Seawall completed at HPC
The seawall structure is now complete end to end. It’s taken teamwork, innovation, working around high tides, strong winds and wintery heavy swells to complete it.
The team often had to stagger their working hours to make progress within tidal windows. The logistics of working on a narrow platform with limited working room or laydown also presented challenges – this was solved by developing schemes for cranes to work on the foreshore and using ramps to aid access.
Nigel Clarke, KierBAM Engineer, said: “I’ve been involved in the construction of the seawall from the start, when we were still working on the beach. It’s been one of the most exciting projects I’ve worked on during my career.”
- Total volume of material excavated was 180,000m3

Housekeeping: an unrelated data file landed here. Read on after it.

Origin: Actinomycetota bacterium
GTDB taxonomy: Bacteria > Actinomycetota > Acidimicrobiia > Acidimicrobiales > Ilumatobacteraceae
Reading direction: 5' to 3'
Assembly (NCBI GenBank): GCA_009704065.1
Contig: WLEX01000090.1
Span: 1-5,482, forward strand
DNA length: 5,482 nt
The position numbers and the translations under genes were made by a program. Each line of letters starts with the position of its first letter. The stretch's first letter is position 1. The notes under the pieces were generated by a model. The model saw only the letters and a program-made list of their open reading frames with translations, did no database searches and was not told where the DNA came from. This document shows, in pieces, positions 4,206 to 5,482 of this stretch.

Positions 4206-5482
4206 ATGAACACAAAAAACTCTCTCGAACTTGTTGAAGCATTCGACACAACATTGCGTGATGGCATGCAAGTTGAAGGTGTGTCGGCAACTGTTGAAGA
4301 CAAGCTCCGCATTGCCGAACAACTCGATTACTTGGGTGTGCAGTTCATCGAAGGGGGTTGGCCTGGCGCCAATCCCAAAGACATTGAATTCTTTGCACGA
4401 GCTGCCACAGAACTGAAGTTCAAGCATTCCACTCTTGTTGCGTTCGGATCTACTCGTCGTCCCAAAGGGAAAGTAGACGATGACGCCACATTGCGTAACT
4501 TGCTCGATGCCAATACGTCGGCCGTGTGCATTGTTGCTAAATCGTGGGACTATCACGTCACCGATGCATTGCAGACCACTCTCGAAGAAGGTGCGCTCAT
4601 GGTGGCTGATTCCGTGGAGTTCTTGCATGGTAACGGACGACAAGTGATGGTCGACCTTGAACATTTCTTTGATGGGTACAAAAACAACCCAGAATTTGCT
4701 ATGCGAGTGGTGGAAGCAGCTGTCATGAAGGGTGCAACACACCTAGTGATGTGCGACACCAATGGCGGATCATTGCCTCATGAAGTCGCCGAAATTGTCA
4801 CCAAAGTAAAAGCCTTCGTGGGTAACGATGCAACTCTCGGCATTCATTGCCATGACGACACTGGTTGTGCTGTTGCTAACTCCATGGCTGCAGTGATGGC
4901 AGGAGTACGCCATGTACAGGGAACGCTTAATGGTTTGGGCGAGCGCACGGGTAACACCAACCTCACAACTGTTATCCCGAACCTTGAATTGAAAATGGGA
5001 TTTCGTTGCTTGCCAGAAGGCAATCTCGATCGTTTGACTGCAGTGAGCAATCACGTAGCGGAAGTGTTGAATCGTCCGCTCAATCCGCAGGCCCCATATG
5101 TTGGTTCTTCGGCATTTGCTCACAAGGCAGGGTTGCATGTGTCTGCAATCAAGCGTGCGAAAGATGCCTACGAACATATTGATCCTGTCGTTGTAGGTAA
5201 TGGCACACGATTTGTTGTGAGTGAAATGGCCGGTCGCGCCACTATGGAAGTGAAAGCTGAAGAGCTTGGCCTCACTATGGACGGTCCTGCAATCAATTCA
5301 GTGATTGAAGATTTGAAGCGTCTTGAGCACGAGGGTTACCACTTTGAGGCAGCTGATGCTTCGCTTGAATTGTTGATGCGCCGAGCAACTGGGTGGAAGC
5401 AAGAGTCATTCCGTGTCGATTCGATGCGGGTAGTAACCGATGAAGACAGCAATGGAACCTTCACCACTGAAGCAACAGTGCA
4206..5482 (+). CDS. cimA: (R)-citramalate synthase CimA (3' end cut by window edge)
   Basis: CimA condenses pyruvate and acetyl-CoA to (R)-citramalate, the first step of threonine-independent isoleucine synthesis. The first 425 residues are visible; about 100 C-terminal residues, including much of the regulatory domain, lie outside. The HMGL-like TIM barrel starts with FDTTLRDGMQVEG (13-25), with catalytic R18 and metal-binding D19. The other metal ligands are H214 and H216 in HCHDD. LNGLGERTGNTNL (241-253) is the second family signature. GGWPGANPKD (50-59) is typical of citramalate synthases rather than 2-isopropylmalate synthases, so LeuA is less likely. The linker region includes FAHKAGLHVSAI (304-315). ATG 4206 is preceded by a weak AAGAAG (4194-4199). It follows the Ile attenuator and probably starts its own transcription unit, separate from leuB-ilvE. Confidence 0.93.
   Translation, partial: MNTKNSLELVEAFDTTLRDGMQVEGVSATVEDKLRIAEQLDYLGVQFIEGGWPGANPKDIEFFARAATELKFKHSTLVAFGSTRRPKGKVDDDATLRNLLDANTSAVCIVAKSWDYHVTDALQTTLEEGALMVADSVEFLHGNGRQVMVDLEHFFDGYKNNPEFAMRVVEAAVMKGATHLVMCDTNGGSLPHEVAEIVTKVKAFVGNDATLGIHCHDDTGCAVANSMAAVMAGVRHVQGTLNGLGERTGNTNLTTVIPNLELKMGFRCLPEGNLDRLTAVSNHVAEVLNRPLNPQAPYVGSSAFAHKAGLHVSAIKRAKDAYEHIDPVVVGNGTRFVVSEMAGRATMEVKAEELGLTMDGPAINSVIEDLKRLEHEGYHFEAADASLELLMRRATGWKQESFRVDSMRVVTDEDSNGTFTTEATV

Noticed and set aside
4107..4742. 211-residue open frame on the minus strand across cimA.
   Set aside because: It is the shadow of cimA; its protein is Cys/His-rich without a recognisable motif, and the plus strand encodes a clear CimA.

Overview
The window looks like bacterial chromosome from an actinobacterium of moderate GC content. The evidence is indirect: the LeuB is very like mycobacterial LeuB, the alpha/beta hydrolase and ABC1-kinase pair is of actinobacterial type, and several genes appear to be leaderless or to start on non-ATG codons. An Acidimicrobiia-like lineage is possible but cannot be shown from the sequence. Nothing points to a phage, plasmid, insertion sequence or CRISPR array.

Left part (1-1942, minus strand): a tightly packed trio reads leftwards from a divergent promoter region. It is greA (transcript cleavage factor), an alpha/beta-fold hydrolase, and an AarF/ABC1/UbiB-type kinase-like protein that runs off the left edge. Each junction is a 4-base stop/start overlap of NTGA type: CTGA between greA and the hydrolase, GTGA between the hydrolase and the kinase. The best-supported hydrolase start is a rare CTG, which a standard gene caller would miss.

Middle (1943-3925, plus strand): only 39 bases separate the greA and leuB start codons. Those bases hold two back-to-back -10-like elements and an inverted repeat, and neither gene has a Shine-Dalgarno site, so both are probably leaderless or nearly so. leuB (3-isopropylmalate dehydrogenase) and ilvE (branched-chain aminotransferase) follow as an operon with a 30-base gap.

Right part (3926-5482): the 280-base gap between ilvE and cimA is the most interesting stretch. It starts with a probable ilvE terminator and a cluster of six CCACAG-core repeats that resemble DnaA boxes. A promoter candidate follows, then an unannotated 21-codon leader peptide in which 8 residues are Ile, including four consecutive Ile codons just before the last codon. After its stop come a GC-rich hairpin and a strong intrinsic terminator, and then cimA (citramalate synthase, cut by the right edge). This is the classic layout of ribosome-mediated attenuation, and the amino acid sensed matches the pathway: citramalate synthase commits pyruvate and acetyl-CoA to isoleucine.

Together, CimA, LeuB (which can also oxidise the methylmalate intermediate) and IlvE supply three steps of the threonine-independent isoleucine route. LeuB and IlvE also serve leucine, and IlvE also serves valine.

- 50,000m3 of concrete poured
- Largest single pour of 1,404m3
- Total of 308 pre-cast wave return units installed
Unit 1 Nuclear Island progress
Good progress continues to be made on the first unit’s nuclear island structure, with the construction of the fuel handling building now well underway. The structure will comprise of 10 main levels and will house nuclear safety class systems and mechanical systems.
The first concrete pour has been completed for one of the largest sections – a 30m-high, free-standing structure. Some 38 tonnes of rebar has been placed and more than 126m3 of concrete poured so far. In total it will need 123 tonnes of rebar and 386m3 of concrete.
Construction of the two independent emergency diesel buildings has also started, with 550 tonnes of rebar placed for slab one and 150 tonnes placed for slab two.